Arundhati Roy is an exceptionally gifted writer, the kind who will send you into a panic about how capitalism is chewing up the environment one moment, then sweep you away from those earthly concerns with whimsical, musical prose the next. It’s been 20 years since she published her Booker-winning debut, The God of Small Things, and her return to fiction, The Ministry of Utmost Happiness, serves as a portrait of modern India — covering everything from the treatment of hijras (trans women), to the rising tide of Hindu nationalism, to the oppressive effects of the caste system, and the brutal campaign against Kashmiri independence.
This breadth is unsurprising, given what Roy has been up two in the last two decades — writing influential political essays and non-fiction books, lending her voice to resistance movements like those in Kashmir and opposing industrial projects that would have devastating environmental effects (her protest of the Narmada mega-dam project earned her a day-long prison sentence). Despite her devotion to political writing, there’s a kind of truth “that only fiction,” she says, can reveal. Chatelaine spoke with Roy about what prompted her to return to fiction, what she thinks about social media activism and how her friendships sustain her.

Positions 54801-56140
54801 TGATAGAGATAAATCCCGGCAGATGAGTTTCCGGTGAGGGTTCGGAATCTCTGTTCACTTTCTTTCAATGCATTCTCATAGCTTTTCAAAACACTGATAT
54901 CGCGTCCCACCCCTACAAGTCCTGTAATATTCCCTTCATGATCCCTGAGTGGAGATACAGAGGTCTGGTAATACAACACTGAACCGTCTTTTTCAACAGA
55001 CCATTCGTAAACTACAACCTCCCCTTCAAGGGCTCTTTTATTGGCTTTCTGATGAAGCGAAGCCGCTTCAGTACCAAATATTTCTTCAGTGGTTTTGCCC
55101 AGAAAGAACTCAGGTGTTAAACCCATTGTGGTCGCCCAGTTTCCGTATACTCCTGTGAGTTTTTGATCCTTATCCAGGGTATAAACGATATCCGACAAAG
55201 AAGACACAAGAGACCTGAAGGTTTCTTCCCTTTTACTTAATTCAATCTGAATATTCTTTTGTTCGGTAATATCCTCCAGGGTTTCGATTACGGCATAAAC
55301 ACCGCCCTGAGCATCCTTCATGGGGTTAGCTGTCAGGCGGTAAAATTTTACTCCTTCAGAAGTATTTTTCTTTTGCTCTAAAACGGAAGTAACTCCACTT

You’ve talked about how difficult the success of your first book made your life as a writer who wanted to stay in India. What did it open up for you?
It opened up so much. First of all, one cannot minimize the economic independence that sometimes is so easy to forget, but it did make me [and] many people economically independent to do their work, make their films. It was delightful when folks said, “Oh, Roy we are rich” and felt a sense of ownership over that success. It does belong to more than just me.
The 20 years of political writing could not have been done without that kind of independence. It gave me spaces to write in which I may not have otherwise had. So I will never minimize [the positive impact of my success], it was just difficult initially because being feted as a writer in a country where so many people can’t even read, being rewarded with royalties in a country where people don’t have much to eat — these things are difficult.
Tell me a little bit about the dedication in The Ministry of Utmost Happiness: “To the unconsoled”
It’s a book about how societies are kind of churning towards a kind of majoritarianism which leaves large numbers of people who count as minorities very, very vulnerable.
So I was thinking about that but truly, it is really almost every human being that is unconsoled in some way, I think.
Given the long gap between your novels, there’s probably no simple answer to when you started writing again, but was there a moment when you felt like you had found your next project?